Education And Training

Education in neurology contains important aspects of quality assurance and continuing improvement in the delivery of the best care to people with neurological disorders. Training in neurology does not refer only to postgraduate specialization but also the component of training offered to undergraduates, general physicians and primary health-care workers. To reduce the global burden of neurological disorders, an adequate focus is needed on training, especially of primary health workers in countries where neurologists are few or nonexistent.

Training of primary care providers

As front line caregivers in many resource-poor countries, primary care providers need to receive basic training and regular continuing education in basic diagnostic skills and in treatment and rehabilitation protocols. Such training should cover general skills (such as interviewing the patient and recording the information), diagnosis and management of specific disorders (including the use of medications and monitoring of side-effects) and referral guidelines. Training manuals tailored to the needs of specific countries or regions must be developed. Primary care providers need to be trained to recognize the need for referral to more specialized treatment rather than trying to make a diagnosis.

Training of nurses is particularly important globally. In low income countries, where few physicians exist, nurses may be involved in making diagnostic and treatment decisions. They are also an important source of advice on promoting health and preventing disease, such as providing information on diet and immunization.

Training of physicians

The points to be taken into consideration in relation to education in neurology for physicians include:

■ core curricula (undergraduate, postgraduate and others);

■ continuous medical education;

■ accreditation of training courses;

■ open facilities and international exchange programmes;

■ use of innovative teaching methods;

■ training in the public health aspects of neurology.

Teaching of neurology at undergraduate level is important because 20-30% of the population are susceptible to neurological disorders (25). The postgraduate period of training is the most active and important for the development of a fully accredited neurologist. The following issues need consideration: mode of entry, core training programmes, evaluation of the training institutions, access to current literature, rotation of trainees between departments, and evaluation of the trainees during training and by a final examination. The central idea is to build both the curriculum and an examination system that ensure the achievement of professional competence and social values and not merely the retention and recall of information.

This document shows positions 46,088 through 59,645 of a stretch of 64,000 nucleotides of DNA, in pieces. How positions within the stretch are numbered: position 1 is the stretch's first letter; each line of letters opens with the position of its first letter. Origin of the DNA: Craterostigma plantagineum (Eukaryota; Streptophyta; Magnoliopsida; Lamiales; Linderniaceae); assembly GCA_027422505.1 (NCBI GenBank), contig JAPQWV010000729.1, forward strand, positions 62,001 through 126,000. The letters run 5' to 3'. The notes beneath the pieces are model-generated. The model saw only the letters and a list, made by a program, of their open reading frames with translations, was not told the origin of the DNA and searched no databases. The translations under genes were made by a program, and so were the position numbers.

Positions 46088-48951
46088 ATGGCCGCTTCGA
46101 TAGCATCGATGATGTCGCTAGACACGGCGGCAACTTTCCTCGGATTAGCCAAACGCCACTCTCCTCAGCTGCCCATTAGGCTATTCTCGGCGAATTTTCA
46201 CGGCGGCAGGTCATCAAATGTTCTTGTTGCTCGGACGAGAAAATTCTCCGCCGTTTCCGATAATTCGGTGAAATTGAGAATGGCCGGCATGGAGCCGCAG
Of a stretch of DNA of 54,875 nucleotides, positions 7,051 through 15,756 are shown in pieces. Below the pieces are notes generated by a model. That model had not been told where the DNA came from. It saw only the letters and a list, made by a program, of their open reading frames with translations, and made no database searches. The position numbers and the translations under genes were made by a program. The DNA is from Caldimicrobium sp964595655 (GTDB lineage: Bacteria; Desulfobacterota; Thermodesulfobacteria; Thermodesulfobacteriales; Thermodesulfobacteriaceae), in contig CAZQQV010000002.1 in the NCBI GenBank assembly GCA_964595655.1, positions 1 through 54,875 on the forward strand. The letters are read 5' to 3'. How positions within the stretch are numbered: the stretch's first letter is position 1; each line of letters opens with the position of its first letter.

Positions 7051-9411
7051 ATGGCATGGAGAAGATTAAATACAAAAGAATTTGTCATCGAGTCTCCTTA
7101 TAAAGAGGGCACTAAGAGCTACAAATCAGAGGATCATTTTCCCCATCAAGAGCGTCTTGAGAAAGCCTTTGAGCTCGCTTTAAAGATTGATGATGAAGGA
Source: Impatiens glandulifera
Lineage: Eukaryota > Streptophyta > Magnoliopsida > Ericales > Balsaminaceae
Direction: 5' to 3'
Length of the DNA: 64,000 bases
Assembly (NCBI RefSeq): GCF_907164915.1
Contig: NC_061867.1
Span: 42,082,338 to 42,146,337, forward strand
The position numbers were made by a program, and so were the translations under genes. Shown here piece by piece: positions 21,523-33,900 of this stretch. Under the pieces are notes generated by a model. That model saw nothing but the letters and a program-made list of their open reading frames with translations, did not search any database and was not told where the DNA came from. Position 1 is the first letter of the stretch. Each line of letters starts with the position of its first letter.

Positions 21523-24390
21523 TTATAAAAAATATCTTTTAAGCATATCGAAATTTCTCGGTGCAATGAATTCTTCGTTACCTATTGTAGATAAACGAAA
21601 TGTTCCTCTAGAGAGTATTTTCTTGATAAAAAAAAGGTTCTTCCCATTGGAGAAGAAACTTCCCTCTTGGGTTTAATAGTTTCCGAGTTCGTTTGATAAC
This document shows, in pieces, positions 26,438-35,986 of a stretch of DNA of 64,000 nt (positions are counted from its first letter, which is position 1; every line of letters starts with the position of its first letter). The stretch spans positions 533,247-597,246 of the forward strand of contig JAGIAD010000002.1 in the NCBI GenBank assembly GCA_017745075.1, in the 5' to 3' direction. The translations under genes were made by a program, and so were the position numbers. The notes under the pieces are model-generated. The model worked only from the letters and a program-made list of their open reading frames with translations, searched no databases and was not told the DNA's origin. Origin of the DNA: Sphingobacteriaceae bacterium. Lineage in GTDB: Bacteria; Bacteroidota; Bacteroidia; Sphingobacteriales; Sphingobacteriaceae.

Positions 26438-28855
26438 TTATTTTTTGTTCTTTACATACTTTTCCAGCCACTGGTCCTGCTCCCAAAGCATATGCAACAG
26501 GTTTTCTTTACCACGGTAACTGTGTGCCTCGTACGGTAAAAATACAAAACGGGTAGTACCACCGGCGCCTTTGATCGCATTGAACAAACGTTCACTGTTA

Neurological curricula vary considerably across countries. This is not necessarily undesirable because the curriculum must take into account local differences in the prevalence of neurological disorders. Some standardization in the core neurological teaching and training curricula and methods of demonstrating competency is desirable, however. The core curriculum should be designed to cover the practical aspects of neurological disorders and the range of educational settings should include all health resources in the community. The core curriculum also needs to reflect national health priorities and the availability of affordable resources.

Continuous medical education is an important way of updating the knowledge of specialists on an ongoing basis and providing specialist courses to primary care physicians. Specialist neurolo gists could be involved in training of primary care doctors, especially in those countries where few specialists in neurology exist. Regional and international neurological societies and organizations have an important role to play in providing training programmes: the emphasis should be on active problem-based learning. Guidelines for continuous medical education need to be set up to ensure that educational events and materials meet a high educational standard, remain free of the influence of the pharmaceutical industry and go through a peer review system. Linkage of continuous medical education programmes to promotion or other incentives could be a strategy for increasing the number of people attending such courses.

Neurologists play an increasingly important part in providing advice to government and advocating better resources for people with neurological disorders. Therefore training in public health, service delivery and economic aspects of neurological care need to be stressed in their curricula.

Most postgraduate neurology training programmes, especially those in developed countries, are resource intensive and lengthy — usually taking about six years to complete. Whether adequate specialist training in neurology might be undergone in less time in certain countries or regions would be a useful subject for study. The use of modern technology facilities and strategies such as distance-learning courses and telemedicine could be one way of decreasing the cost of training.

An important issue, as for other human health-care resources, is the "brain drain", where graduates sent abroad for training do not return to practise in their countries of origin. This public health challenge still needs to be faced with innovative means.

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